“But Alone Is Exactly How I Should Be”

If there’s one thing I excel at is isolating myself from the rest of the world. It’s not a skill I’m proud of, either; I’m just really good at blowing off people and plans with half-assed excuses because I would much rather spend my time wallowing in self-pity and denial of my feelings than go out and make new memories. I’m like really good at it.

This past summer kind of proves that, too. I didn’t have a lot of plans with people nor did I bother to make any plans either. I left my old job under some very weird and complicated circumstances, but I spent the first few weeks of my newfound unemployment watching movies and binging on TV shows that I hadn’t seen in ages. Truthfully, it was nice having no responsibilities and just letting go of the usual summer stress… until I started to get bored.

Boredom and me don’t get along. I need something to keep my interest and distract me from life, otherwise I start to invert and end up spinning my hamster wheel until I collapse from dehydration, or I start fantasizing about every possible outcome from future and past arguments and conversations and end up getting more depressed than before. It’s an endless cycle of me staring into the void, lost in my headphones, losing control of my thought-process as it wanders into every crevasse and canyon. It’s not healthy.

So, I made an appointment with my primary doctor. As I’ve mentioned before with my random bouts of lower back pain, I’ve been putting off this visit for some time, but I was able to see him for a diagnosis. During that appointment I was sent for blood work, a GI workup, and referred to a psychiatrist for the prelim diagnosis of depression.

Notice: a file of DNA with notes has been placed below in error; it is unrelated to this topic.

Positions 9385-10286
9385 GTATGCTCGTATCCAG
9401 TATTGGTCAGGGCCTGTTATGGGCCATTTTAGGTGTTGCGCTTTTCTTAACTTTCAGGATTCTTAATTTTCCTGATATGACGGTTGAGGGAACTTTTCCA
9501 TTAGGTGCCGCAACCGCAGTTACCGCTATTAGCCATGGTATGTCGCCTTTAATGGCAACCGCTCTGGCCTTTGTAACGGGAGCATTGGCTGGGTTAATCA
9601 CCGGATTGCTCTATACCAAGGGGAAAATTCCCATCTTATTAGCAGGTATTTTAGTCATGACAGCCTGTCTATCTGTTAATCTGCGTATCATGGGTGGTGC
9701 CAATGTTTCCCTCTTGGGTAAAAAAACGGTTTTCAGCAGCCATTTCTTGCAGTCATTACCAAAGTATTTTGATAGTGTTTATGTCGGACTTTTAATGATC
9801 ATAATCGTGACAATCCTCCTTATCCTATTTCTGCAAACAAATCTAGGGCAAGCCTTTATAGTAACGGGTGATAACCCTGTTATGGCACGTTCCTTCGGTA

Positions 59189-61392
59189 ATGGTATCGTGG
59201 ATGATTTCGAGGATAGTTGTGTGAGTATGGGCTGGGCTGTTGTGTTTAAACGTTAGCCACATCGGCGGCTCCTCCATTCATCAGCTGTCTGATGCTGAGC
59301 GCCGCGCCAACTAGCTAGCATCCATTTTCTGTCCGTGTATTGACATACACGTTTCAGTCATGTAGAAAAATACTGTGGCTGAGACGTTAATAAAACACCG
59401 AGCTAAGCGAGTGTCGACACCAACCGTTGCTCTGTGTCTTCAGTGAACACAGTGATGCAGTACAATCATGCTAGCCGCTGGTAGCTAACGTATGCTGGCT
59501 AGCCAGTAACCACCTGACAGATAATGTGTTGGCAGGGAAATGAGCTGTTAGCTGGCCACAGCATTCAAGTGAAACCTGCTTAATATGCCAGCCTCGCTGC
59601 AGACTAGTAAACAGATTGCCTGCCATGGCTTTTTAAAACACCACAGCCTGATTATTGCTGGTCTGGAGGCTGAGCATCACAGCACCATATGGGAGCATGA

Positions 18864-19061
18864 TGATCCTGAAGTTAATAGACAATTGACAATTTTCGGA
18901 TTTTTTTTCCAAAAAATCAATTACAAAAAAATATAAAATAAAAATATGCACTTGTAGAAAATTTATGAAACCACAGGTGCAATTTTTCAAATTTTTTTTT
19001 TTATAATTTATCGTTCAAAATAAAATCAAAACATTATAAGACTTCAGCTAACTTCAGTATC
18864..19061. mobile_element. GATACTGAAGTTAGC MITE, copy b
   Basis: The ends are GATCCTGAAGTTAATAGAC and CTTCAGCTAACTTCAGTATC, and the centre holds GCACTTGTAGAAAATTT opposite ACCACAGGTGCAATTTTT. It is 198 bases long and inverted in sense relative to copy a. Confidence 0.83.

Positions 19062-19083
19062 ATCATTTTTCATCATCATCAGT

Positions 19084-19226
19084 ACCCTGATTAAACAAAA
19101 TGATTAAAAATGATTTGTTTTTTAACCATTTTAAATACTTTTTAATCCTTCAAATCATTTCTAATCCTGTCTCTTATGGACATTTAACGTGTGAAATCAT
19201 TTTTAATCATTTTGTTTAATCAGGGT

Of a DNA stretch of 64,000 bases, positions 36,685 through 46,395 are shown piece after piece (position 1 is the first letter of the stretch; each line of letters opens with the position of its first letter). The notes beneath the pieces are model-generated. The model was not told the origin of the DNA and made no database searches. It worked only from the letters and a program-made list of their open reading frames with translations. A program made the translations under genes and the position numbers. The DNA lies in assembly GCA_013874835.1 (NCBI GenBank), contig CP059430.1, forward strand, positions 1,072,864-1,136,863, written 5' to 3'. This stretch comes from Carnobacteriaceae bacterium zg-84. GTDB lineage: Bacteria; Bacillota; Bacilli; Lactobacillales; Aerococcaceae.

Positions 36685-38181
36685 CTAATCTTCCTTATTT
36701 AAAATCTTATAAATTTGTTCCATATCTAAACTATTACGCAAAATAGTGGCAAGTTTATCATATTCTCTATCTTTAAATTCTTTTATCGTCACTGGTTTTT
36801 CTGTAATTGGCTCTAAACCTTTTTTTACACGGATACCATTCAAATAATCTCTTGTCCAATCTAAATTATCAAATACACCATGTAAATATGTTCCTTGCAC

After starting a low-dose anti-depressant, getting blood work done, meeting with a GI doctor and psychiatrist, my life was starting to get slightly better: I was diagnosed with Celiac Disease along with moderate depression and anxiety. I know that sounds contradictory, but at least now I had some reasons behind my mental and physical aliments. I now had a plan to help with my Celiac Disease and my anti-depressant was starting to work. It was actually pretty great to feel like I was making a difference in my life… until I realized that I was still alone.

I had spent so much time trying to solve my problems on my own that I became a hermit whose only close friends live Pittsburgh and Boston, hours away from casually getting together for a show or a drink. The more I reflected on it, the more I realize that I’ve felt alone for almost entire life. Not in a parental neglectful way or anything, but more like in a niche way. When I would start hanging out with people, either they would get bored of me or I would get bored of them and then we would start slowing losing contact with each other until we would sporadically and casually hang out. Yet I’m weirdly okay with that.

I think being alone (albeit a terrible feeling) has been for the best. Being alone has allowed me to explore my interests without judgment and let me do whatever I wanted without feeling guilty for leaving other people out. There’s no pressure from other people to do what they’re doing. Granted, it does make sharing my experiences with other a bit more difficult, but I still get the results I want.

Do I occasionally want what others have? Of course, but I’m not killing myself to edge out others to achieve it.

I know one day I won’t be alone and I’ll find my niche, but for now I’m alone and that’s exactly how it should be.


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About ryantpoole

Ryan T Poole is a former broadcast public relations specialist and morning show producer. His time is spent updating this blog, watching and analyzing TV and movies, reading, listening to music, taking care of his pets, and refocusing his energy into more productive outlets. He likes cold coffee, hot tea, long conversations, and obscure references.

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